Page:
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Hamilton Fish was born in New York on 3rd August, 1808. After graduating from Columbia College in 1827, he studied law and was admitted to the bar in 1830.
A member of the Whig Party, Fish was elected to the 28th Congress and took his seat in March, 1843. An unsuccessful candidate in the 29th Congress he resumed work as a lawyer. However, he returned to politics when he was elected as governor of New York in 1849.
Fish joined the Republican Party and in 1850 was elected to Congress. During the American Civil War Fish was appointed by Abraham Lincoln as one of the board of commissioners for the relief and exchange of Union Army prisoners of war in the South. He also served as chairman of the Union Defense Committee.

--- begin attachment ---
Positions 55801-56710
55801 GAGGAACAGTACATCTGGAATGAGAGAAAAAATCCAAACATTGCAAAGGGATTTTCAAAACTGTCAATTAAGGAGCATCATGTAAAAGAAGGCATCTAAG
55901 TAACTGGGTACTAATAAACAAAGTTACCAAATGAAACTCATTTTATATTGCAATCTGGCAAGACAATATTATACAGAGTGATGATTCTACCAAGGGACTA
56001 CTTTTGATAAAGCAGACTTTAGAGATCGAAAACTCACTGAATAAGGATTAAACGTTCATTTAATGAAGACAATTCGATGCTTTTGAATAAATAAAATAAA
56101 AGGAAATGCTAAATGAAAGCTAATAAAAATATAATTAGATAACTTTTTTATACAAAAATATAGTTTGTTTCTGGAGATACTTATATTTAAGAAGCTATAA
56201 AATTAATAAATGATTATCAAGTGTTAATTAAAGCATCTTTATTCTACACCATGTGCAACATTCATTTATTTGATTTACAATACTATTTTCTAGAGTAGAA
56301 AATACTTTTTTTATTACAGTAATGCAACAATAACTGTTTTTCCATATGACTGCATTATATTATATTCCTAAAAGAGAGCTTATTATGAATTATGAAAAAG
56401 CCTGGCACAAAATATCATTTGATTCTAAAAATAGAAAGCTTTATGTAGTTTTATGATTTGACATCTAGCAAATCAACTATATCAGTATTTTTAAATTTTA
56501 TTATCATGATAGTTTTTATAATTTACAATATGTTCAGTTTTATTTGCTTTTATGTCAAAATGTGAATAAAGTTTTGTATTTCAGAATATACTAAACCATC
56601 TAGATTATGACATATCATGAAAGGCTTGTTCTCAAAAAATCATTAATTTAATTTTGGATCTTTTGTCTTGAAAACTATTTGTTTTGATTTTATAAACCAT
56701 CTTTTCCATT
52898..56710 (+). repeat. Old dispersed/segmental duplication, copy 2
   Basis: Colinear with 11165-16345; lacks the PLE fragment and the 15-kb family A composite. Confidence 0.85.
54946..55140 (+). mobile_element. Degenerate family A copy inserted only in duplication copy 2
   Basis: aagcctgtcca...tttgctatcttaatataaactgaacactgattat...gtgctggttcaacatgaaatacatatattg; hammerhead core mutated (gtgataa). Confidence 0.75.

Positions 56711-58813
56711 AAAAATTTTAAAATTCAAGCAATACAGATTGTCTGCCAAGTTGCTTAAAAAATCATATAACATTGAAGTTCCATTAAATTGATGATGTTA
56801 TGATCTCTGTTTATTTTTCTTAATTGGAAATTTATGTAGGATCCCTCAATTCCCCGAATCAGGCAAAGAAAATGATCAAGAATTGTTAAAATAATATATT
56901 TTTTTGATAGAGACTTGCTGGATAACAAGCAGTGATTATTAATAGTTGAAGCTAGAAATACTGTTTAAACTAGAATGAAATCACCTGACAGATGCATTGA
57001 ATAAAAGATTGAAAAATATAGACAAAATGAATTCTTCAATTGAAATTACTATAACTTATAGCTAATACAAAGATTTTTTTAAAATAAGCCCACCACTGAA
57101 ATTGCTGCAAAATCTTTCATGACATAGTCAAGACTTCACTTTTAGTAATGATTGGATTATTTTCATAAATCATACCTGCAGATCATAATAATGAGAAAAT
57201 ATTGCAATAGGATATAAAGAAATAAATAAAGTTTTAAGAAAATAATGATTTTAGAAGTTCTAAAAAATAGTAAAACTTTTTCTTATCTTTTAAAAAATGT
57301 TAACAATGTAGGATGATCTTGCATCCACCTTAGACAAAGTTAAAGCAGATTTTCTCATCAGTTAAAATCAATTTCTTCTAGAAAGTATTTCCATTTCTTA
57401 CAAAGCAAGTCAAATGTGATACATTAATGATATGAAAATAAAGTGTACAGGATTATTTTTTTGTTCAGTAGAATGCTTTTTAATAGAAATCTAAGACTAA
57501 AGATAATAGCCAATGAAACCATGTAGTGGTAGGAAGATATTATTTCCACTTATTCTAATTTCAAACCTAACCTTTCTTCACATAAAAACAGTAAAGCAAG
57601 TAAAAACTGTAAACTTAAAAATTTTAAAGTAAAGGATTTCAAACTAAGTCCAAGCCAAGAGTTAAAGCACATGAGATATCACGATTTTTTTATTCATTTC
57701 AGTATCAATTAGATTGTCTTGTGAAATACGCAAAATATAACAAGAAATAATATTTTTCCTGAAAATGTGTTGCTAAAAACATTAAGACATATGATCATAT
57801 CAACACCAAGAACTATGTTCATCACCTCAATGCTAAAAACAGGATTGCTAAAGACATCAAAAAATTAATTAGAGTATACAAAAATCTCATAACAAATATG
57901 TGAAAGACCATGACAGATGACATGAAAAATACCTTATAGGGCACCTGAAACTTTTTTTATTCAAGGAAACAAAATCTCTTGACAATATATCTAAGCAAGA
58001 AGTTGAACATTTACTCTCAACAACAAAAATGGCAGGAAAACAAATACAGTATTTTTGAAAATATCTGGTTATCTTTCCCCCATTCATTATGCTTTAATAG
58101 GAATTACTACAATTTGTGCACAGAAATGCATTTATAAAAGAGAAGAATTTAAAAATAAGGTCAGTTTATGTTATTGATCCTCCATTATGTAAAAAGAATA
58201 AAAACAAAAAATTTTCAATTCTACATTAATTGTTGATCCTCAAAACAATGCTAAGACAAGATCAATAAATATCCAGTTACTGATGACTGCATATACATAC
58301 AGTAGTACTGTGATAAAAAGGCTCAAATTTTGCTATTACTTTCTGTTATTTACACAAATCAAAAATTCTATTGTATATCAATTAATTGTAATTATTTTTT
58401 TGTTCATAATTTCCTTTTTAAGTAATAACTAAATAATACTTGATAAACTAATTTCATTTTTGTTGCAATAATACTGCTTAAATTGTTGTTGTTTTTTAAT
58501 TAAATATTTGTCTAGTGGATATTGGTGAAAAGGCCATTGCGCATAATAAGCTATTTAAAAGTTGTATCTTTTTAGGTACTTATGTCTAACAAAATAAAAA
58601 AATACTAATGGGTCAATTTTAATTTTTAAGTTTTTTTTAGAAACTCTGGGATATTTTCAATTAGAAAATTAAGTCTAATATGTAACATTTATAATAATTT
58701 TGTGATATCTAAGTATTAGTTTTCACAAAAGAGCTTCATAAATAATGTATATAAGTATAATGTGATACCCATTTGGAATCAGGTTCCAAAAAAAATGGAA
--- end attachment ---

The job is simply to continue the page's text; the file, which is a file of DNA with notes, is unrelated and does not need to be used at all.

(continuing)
In 1869 President Ulysses Grant appointed Fish as his Secretary of State. During the conflict with Britain over the Alabama, Fish organized the drafting of the Treaty of Washington (May, 1871), the first major international arbitration of modern history.
He left office in 1877 and returned to his work as a lawyer in New York. Hamilton Fish died in Garrison, New York, on 7th September, 1893.